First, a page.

A judge decided to appoint a special prosecutor Friday to investigate the decision by Cook County prosecutors to dismiss all charges against actor Jussie Smollett, who was accused of lying to the police by claiming he was the victim of a racist and homophobic attack in downtown Chicago in January. In a ruling that leaves open the possibility that Smollett could be charged again, Cook County Judge Michael Toomin suggested that the county's state's attorney, Kim Foxx, mishandled the Smollett case by appointing a top aide to oversee it after she recused herself. Foxx had been in contact with a relative of the actor and had been approached by former first lady Michelle Obama's one-time chief of staff on behalf of Smollett's family, and she explained at the time that she was recusing herself to avoid "even the perception of a conflict" of interest.

9/11 first responder pleads for victims fund from his hospice bed

Top Stories - Fri, 06/21/2019 - 13:19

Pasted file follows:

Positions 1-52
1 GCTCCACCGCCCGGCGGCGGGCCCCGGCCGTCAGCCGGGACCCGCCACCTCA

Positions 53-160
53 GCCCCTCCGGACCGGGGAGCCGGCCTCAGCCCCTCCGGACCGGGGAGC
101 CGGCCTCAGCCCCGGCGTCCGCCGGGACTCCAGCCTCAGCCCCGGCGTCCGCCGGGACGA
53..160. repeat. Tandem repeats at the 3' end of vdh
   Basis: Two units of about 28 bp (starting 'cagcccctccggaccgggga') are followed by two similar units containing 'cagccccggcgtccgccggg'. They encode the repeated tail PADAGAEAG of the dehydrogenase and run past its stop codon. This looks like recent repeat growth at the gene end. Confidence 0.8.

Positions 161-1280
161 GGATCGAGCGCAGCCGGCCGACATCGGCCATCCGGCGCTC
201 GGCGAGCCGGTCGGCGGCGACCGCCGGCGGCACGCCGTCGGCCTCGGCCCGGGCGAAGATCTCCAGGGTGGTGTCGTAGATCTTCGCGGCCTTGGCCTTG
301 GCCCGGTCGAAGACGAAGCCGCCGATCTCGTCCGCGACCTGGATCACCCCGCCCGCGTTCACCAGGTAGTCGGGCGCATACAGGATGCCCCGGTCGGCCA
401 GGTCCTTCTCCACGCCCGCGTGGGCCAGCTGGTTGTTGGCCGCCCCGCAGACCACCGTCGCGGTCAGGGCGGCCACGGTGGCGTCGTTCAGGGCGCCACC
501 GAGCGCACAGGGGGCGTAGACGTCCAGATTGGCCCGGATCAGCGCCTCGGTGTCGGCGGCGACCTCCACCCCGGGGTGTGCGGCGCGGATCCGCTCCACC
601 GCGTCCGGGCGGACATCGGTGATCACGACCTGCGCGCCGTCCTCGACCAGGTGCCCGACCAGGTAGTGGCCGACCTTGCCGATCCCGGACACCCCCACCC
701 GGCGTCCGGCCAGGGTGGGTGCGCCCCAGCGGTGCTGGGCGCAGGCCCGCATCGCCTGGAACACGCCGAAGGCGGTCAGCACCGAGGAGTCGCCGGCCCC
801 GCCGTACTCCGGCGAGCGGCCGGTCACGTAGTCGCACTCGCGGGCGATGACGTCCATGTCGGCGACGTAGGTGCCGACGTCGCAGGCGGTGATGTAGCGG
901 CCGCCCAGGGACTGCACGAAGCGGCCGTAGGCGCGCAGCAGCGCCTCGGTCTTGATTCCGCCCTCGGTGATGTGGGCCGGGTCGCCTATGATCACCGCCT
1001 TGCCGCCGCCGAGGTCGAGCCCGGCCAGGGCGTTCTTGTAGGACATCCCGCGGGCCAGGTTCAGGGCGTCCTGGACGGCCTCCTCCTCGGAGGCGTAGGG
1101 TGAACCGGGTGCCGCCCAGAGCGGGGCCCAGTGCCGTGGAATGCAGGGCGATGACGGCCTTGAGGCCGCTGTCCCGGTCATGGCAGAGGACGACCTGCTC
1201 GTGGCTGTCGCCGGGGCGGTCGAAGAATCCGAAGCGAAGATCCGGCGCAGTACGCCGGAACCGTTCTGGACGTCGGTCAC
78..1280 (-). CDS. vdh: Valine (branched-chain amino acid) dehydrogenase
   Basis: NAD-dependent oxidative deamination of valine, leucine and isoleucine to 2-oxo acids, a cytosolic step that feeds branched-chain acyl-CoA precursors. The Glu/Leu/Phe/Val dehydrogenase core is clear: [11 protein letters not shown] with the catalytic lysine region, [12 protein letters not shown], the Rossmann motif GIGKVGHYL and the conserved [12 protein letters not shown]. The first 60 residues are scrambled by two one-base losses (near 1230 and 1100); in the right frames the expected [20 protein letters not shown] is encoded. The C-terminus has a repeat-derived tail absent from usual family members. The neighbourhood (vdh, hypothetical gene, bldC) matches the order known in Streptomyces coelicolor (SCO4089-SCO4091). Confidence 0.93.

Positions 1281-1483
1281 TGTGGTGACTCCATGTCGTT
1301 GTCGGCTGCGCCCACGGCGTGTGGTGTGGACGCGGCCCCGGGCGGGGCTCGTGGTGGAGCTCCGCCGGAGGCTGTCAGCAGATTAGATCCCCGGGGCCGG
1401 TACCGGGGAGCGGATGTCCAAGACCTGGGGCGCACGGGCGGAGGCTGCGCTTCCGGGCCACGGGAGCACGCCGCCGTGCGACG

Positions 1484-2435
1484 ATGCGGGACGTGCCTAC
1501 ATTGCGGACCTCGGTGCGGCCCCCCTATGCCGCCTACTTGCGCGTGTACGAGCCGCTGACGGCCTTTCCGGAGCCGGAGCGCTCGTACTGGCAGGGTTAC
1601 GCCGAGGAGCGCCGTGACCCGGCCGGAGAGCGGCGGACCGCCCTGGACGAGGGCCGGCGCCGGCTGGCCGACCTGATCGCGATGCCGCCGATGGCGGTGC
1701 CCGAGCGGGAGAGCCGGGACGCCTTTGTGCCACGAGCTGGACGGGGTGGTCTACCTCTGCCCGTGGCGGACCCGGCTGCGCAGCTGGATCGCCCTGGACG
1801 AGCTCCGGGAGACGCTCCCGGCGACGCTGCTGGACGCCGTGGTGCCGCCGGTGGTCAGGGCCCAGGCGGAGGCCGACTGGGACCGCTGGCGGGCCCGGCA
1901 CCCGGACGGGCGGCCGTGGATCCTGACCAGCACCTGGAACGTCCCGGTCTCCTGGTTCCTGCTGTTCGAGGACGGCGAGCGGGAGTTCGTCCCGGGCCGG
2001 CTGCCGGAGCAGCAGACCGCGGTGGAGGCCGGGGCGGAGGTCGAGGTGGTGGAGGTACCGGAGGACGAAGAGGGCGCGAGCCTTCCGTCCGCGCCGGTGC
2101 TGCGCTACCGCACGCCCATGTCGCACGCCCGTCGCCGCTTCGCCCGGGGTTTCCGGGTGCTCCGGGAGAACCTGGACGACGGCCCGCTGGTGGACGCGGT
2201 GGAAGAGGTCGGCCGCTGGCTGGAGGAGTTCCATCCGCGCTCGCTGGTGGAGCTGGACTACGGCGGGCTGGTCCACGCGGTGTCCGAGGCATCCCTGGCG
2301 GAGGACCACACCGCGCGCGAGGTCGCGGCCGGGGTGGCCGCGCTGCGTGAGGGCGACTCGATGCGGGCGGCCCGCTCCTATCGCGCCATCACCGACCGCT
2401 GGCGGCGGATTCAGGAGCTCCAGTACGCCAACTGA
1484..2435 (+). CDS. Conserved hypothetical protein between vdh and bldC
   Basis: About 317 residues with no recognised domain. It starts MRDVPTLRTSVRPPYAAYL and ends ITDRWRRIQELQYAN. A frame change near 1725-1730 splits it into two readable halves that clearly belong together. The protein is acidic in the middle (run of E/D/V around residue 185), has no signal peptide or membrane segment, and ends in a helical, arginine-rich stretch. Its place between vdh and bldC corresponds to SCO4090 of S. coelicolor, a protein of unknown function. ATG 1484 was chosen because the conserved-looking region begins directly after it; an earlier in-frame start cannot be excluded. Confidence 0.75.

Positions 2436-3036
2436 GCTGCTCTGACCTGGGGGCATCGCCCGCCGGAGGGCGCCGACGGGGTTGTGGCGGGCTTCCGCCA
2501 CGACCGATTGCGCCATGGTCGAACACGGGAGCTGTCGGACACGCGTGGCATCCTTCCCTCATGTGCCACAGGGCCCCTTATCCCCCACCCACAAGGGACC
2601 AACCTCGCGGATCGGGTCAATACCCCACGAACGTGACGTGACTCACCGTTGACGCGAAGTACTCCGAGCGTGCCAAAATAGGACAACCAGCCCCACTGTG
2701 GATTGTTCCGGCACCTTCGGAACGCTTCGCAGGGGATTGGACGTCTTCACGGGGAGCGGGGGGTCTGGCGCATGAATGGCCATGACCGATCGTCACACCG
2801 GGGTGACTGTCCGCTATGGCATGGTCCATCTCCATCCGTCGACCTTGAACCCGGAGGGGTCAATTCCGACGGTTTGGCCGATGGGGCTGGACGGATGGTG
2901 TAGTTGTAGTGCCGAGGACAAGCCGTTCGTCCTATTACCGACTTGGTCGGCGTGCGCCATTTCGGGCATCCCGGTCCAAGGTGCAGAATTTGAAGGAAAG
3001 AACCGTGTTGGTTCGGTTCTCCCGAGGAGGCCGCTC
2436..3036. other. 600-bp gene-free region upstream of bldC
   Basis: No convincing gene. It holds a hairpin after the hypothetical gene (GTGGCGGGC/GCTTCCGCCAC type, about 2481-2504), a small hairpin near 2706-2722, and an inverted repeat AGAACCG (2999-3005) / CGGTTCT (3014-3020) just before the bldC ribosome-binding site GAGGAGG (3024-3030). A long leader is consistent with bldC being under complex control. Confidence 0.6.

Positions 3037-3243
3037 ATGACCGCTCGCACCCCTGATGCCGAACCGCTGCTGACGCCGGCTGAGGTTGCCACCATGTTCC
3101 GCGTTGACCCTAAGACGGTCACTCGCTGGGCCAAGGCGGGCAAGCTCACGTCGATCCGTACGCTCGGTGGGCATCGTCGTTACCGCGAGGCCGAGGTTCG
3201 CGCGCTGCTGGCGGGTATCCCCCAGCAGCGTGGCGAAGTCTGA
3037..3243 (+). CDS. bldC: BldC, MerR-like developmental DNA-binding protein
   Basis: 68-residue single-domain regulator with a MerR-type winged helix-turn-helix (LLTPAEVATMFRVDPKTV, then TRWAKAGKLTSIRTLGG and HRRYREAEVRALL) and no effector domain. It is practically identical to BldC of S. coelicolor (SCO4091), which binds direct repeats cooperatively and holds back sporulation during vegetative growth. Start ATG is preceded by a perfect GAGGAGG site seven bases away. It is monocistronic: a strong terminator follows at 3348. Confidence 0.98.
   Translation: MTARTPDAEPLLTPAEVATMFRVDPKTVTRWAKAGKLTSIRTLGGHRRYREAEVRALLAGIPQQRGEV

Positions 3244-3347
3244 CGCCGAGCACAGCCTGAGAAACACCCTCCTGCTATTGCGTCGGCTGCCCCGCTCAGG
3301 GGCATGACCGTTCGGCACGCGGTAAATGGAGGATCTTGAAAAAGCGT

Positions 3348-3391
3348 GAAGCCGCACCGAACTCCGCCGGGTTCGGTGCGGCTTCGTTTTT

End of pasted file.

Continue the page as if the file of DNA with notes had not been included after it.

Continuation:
Luis Alvarez, who testified with Jon Stewart, asked Congress to ‘do the right thing’ in what he expects to be his last interviewAn emergency first responder who was diagnosed with cancer following his work at Ground Zero in New York has spoken from his hospice bed just days after he testified alongside Jon Stewart about funding for those who fell ill from their work after the 9/11 terrorist attacks.Retired New York police department detective Luis Alvarez used what he expects to be his final interview to make a final impassioned plea to Congress to renew the 9/11 victims fund and deal with an “epidemic” of Ground Zero-related illnesses.Alvarez said on Thursday that after nearly 70 rounds of chemotherapy, doctors had told him there was nothing more they could do. He was diagnosed with colorectal cancer in 2016 that has spread to his liver.“It’s an epidemic. There’s going to be more and more first responders getting sick. And our government has to take care of them. It’s just a matter of decency, a matter of doing the right thing. We did the right thing when we went down there. Now it’s the government’s turn to do the right thing by us,” Alvarez, 53, told Fox News.> UPDATE: 9/11 first responder Luis Alvarez does an interview with @FoxNews as his liver is failing after breathing in toxic dust after the Twin Towers fell https://t.co/cIUomvx6OJ> > — Nikki Schwab (@NikkiSchwab) June 20, 2019Alvarez said going through cancer has been stressful for his whole family. “We need to ease the stress on the first responders,” he added. “And let them know that they’re not alone. That the government is here to back them up, to give them the support they need, the financial support that they’re going to need when they get sick. It’s just a matter of time. You know, most of us that were down there – it’s just a matter of time before we get sick.”It came just nine days after he received a standing ovation in Washington DC, where Stewart and other first responders addressed the House judiciary committee, to speak out against plans to cut 9/11 compensation by up to 70%.“You made me come down here the day before my 69th round of chemo, and I’m going to make sure that you never forget to take care of the 9/11 responders,” he said at the hearing. But the following day his health took a downturn and doctors concluded that his liver had shut down.Speaking with his son David by his side from a hospice in Long Island, near New York City, Alavarez said to Fox News host Shepard Smith on Thursday: “We need this bill passed, Shep. It’s got to be passed quickly and efficiently so we never have to come down to Washington again and lobby.”He said he was comfortable and “at peace” surrounded by his family and that he had “no regrets whatsoever”.He insisted that he was just doing what any fire, police or emergency worker would have done when he spent three months at the site of the 9/11 attacks, searching for remains and clearing up in a smoldering, toxic pile after terrorists flew hijacked passenger jets into the World Trade Center. He added: “I’m nobody special. I did what all the other guys did. And now we’re paying the price for it.”He said he is leaving his sons David, 29, Tyler, 19, and Ben, 14, “without a father”.While he said he was “lucky” to have had the heathcare that he has, there are people in his position who do not.He said it was time for the government to act: “We just want the money to be there for our families so that God forbid they do get sick, they’re covered.”He said they were told the air was safe – which it was not – but even if they had known it was unsafe they would have gone in regardless, “because that’s what we do”.He said the problem is a US-wide issue among first responders who travelled to New York after the 9/11 attacks to help and warned others to be vigilant.“I just want them to know, hey if you were down at Ground Zero … get yourself checked out. Because you could be sick from ground zero,” he added.